In an era where many automobiles are indistinguishable from one make to the next, the Chevrolet Corvette remains one of the most recognizable rides on the road. This distinction, along with the car’s undeniable sex appeal and the sheer fun of driving a Vette, are just some of the reasons that 62 years after the car made its initial appearance at the New York Auto Show, the Corvette continues to embody part of what many consider to be the American Dream. That dream was well represented last weekend as Vette owners and fans of the “plastic fantastic” gathered at the fairground in nearby Carlisle, Pennsylvania, for the 2015 edition of Corvettes at Carlisle.
Billed as the largest and most fun-filled Corvette event in the world, Corvettes at Carlisle draws more than 5,000 Corvettes each year, representing all generations of the classic sports car. Along with an expansive Corvette car corral, the event featured a Corvette parade through the historic downtown district. Enthusiasts could also barter at a swap meet with a wide variety of new and used parts vendors, while Vette owners pampered their investments with an array of offerings from the Manufacturers Midway and Installation Alley.
Craig Mudrock (52) of southern York County told the Baltimore Post-Examiner he has never owned a Corvette, but someday hopes to purchase a first generation model. Mudrock had paused to admire a stunning Ermine White 1960 Vette.
“I’d love to own one when I retire, but right now I have more pressing goals,” said Mudrock.
When asked what he currently drives, Mudrock said he owns a Cadillac ATS.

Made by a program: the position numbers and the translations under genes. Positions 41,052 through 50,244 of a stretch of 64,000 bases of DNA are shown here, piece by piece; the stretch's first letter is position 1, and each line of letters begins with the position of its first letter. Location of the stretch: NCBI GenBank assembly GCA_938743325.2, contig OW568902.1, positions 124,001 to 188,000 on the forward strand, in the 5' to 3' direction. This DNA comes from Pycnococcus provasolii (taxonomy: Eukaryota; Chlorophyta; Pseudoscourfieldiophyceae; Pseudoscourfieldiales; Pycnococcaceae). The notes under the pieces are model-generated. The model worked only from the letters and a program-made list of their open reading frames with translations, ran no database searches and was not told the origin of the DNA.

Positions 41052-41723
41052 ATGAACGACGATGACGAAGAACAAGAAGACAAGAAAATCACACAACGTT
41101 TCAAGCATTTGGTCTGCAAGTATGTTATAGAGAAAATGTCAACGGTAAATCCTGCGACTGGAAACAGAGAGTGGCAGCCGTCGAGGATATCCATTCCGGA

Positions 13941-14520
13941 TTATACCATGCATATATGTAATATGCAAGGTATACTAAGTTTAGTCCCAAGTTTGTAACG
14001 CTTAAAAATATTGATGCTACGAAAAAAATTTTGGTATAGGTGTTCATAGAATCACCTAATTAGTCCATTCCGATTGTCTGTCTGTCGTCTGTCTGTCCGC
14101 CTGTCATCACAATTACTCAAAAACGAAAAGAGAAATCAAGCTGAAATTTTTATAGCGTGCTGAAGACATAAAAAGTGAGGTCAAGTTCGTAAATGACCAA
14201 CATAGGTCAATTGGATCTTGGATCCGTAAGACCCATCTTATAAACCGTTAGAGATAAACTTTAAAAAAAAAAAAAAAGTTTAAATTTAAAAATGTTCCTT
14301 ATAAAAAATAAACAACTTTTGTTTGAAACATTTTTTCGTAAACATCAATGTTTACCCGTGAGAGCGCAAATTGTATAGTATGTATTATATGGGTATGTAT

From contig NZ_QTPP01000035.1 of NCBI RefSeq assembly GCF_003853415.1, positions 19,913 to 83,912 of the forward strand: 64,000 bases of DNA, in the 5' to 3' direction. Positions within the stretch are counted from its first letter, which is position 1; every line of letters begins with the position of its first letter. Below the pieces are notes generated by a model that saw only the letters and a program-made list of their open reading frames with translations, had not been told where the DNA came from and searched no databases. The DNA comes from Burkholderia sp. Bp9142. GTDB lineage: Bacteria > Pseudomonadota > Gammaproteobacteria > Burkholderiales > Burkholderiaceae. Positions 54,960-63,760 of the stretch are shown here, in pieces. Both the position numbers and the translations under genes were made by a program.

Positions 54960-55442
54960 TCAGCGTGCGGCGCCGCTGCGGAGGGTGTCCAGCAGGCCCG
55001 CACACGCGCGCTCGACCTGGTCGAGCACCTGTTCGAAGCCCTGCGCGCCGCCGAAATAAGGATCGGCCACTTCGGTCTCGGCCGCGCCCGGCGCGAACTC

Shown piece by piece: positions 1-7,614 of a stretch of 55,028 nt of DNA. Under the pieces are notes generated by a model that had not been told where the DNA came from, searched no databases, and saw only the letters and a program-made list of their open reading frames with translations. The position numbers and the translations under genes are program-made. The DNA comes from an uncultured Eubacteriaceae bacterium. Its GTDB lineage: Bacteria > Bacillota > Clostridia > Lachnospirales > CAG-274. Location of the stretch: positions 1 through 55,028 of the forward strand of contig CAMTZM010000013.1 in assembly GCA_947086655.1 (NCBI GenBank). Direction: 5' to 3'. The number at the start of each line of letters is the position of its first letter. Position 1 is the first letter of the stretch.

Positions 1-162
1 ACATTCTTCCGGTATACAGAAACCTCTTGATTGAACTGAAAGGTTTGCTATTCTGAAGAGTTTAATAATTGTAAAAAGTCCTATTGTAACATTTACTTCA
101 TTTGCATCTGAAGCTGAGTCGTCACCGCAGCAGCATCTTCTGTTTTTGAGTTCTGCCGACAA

“I used to own a BMW E series, but to tell you the truth, I like the Cadillac a whole lot better.”
Across the dirt lane from where the white 1960 Vette sat, members of the fan club Corvette Nation were cramming together to take a friendly group picture. The Carlisle event has attracted members of the world-wide fan club from as far away as Australia.
Glancing about the area, this reporter noticed that many of the members displayed interesting and unique custom license plates on their immaculate machines. Each member had a story, and all were proud of their beautiful Corvettes. Diane Bushey explained the meaning behind her custom plates, which read, “Bye Now”.
“As my mom grew older, I always made sure to call her or see her whenever I could. My visits always ended with a cheerful “Bye now”. Those were the last words I spoke to my mom right before she died, so the plates are a constant reminder of my mom.”
Last of the C-1 Corvettes
New Jersey native Chet Schmitt (64) took a break from the noonday sun by relaxing on a folding chair beside his pristine Roman Red convertible.
“This is a 1962, and it’s considered the last year of the first generation of Corvettes. From a collectors standpoint, it’s called a C-1. (Note: 1962 Corvettes were the last of the model with a solid rear axle, which marked the end of the Corvette’s first generation.)
“The C-2 model was started in 1963 and went until 1967. I bought this car in 1999. It was originally Honduras Maroon, but I had it media-blasted up in Bridgeport, Connecticut; then I repainted it myself in my garage. Other than that, I’ve just done some finishing touches here and there. I’m the third owner, and the car had 119,000 original miles when I bought it. It’s been down to Bowling Green, Kentucky twice and was on the Power Tour in ‘98, but I just did the body back. The underside of the car was restored by the previous owner. That’s pretty much all I had to do to it. It’s really a nice car to drive.”